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The cost of certain critical construction materials has risen exponentially. Global steel production dropped in response to COVID-19, decreasing supply, increasing price. Engineered wood products are scarce, with material suppliers rescinding prior commitments and prioritizing projects. Certain markets face a shortage of aggregate, driving up the price of concrete. For contractors with ongoing projects on a T&M basis, the material price escalation is secondary to the schedule delay. For contractors with ongoing projects on a lump sum or GMAX contract, extended delivery delays in conjunction with price escalation threatens not just the profitability of the project, but the viability of the company, particularly if liquidated damages are at issue. For contractors negotiating future projects, obtaining a price escalation clause will be difficult, but very necessary given the current price volatility of certain materials.

While today’s circumstances are unique (to paraphrase Monty Python: nobody expects a global pandemic), there are existing mechanisms designed to address today’s circumstances. Most, if not all, construction contracts have a force majeure provision. A force majeure provision excuses a contractor’s untimely performance for unanticipated events typically identified in the contract (e.g., unusual delays in delivery outside the contractor’s control). A force majeure provision typically entitles the contractor to an extension of time, but some permit an adjustment in price under certain circumstances. For contractors under T&M contracts, an extension of time may be all they need. For others, time is only half the issue.

For contractors with current projects under a lump sum or GMAX contract whose force majeure provision does not allow for price adjustment, current material price escalations will quickly put a profitable project in the red. Although no one wants to go back to their customer to ask for more money due to increased material costs, sometimes doing so is not only necessary, but justified. There are ways to ask for relief without straining the relationship to the breaking point:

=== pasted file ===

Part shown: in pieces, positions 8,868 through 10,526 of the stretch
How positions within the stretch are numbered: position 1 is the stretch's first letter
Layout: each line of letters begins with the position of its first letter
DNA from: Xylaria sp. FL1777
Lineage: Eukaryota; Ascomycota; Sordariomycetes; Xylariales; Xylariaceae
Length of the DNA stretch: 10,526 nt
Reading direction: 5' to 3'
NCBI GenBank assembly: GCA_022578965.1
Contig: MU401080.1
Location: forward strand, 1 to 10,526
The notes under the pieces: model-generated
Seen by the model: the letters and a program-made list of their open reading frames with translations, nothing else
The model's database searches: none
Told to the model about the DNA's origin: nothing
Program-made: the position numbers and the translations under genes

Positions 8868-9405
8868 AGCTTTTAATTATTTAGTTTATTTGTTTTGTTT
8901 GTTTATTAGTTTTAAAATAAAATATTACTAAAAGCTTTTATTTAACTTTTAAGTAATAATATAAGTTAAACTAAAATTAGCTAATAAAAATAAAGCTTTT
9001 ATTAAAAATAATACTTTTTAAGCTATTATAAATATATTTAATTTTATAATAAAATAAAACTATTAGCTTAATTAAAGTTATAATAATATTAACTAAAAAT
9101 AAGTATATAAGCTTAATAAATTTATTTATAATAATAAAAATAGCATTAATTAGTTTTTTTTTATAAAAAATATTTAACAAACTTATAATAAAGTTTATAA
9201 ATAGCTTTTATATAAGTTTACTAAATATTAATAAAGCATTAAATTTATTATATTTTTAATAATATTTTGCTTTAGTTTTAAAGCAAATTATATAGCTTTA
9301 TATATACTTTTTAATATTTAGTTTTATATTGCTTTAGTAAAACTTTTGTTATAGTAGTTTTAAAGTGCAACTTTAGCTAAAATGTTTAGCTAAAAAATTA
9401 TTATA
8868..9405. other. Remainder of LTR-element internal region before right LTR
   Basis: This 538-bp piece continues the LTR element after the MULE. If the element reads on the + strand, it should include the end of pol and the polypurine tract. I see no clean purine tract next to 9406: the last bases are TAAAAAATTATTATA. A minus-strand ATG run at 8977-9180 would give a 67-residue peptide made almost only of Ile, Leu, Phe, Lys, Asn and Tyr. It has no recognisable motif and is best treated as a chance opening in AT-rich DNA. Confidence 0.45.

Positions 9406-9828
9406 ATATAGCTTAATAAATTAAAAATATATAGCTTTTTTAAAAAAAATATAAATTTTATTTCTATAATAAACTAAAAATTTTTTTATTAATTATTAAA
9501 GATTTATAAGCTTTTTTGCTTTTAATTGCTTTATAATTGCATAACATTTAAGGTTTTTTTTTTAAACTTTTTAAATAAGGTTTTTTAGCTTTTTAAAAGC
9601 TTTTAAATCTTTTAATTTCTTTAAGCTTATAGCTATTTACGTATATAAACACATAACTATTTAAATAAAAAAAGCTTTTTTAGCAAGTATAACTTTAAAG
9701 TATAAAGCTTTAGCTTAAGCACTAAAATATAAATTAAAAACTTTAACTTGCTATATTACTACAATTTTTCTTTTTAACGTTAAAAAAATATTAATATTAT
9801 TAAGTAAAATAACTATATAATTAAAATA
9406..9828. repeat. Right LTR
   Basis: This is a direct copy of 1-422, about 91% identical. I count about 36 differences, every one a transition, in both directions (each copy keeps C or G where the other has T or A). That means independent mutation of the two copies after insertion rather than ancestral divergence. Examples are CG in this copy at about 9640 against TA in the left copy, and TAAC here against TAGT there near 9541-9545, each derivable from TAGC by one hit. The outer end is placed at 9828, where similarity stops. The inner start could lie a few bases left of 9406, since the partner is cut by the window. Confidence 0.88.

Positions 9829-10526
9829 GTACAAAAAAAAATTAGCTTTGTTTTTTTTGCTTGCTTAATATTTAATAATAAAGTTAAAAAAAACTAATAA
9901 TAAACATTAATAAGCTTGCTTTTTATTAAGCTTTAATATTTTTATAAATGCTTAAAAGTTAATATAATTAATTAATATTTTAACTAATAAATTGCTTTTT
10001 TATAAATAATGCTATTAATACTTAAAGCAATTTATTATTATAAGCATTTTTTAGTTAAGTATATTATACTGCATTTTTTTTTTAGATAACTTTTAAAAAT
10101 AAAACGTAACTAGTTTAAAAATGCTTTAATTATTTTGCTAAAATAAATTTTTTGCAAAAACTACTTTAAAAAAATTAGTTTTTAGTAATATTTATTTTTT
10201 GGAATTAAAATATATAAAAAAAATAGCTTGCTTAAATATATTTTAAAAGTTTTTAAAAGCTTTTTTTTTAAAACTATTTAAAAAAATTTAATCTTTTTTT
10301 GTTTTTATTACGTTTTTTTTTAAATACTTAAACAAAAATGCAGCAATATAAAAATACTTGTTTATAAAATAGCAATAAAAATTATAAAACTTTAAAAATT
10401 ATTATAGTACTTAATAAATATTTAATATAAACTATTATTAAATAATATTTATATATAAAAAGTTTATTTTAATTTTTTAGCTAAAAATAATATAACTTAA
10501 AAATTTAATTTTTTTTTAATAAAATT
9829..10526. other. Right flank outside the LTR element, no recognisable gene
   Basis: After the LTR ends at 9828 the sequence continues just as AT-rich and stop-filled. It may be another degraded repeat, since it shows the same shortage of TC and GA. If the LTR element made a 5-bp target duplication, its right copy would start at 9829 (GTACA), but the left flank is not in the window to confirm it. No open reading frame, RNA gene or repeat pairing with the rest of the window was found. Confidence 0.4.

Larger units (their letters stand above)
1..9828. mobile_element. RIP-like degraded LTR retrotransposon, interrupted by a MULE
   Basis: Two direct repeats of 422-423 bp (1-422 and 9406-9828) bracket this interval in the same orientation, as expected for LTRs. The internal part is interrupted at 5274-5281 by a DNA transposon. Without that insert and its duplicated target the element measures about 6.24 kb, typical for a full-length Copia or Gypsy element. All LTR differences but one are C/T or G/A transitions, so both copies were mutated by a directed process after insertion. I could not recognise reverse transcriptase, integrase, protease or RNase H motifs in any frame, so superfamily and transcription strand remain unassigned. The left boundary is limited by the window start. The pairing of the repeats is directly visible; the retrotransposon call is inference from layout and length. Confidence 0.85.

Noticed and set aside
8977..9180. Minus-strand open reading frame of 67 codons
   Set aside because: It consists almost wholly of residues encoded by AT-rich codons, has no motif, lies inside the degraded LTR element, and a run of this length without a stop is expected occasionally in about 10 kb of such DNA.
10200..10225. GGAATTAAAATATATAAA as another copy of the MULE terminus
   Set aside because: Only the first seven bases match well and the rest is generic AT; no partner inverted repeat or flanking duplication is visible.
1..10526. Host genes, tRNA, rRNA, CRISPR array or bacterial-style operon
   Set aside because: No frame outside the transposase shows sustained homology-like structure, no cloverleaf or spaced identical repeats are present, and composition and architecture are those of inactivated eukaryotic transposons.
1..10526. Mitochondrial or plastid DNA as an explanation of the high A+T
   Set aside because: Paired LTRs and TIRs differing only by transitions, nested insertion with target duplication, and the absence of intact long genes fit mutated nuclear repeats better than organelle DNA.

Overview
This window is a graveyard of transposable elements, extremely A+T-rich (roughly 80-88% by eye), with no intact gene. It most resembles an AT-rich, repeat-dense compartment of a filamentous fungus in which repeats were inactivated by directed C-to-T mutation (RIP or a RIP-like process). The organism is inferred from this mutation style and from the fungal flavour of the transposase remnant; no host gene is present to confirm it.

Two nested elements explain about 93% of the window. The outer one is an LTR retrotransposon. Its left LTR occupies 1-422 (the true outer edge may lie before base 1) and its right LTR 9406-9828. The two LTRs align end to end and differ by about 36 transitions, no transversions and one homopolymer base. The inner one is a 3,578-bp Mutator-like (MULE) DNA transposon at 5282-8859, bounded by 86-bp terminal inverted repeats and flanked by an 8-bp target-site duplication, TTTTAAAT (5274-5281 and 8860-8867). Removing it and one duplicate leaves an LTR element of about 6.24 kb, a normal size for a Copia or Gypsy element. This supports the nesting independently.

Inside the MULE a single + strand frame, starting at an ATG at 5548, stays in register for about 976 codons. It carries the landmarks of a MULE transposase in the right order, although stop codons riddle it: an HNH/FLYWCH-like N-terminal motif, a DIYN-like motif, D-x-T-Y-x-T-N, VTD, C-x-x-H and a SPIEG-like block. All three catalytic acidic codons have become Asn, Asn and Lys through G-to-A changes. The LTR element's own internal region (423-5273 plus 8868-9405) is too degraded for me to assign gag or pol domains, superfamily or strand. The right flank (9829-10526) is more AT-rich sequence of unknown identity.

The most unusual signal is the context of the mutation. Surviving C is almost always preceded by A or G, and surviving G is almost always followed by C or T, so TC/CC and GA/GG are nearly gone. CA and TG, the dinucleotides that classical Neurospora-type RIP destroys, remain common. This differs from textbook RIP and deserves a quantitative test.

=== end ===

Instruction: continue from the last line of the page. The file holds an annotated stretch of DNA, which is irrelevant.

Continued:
• Communicate, communicate, communicate in a timely manner. Follow the notice provisions in the contract for unforeseen circumstances either as a force majeure event or request for change order. Even if the contract only allows for an extension of time, that is better than nothing and starts the dialogue not only about schedule impact, but also the price escalation at the root of the issue. Perhaps an alternative material can be approved and sourced to avoid the delay and minimize the total impact.
  • Provide sufficient information to allow the other side to make a similar request up the chain of contracts, to the owner and eventually the lender. At the end of the day, everyone wants a successful project. The chain of contracts is only as strong as its weakest link. If the chain breaks, the project may fail to everyone’s detriment.

As for projects in the pipeline, material escalation clauses are necessary, but will not be easy to obtain. Typically, upstream parties, be it owners or general contractors, are looking for price certainty in an uncertain market. A material price escalation clause allows the parties to adjust the contract price based on an agreed-upon metric. For example, the clause could allow for price adjustment when the price quoted at bid time exceeds an agreed-upon threshold of the price at the time of order or delivery. Conversely, and as an incentive to allow the clause, it could also contain a savings mechanism in the event the specified material decreases in price by a certain threshold. At the end of the day, without an escalation clause, contractors will likely inflate their pricing to protect against the risk of future increases, driving up the cost of construction in general. By contrast, with the promise of a material price escalation clause, contractors can bid based on current market pricing rather than inaccurate forecasts of material pricing.

No matter where you are in the project or chain of contracts, today’s volatile material pricing will affect you in some manner. Timely utilizing existing contractual mechanisms and anticipating material price escalation in future projects, will be critical to a successful project.

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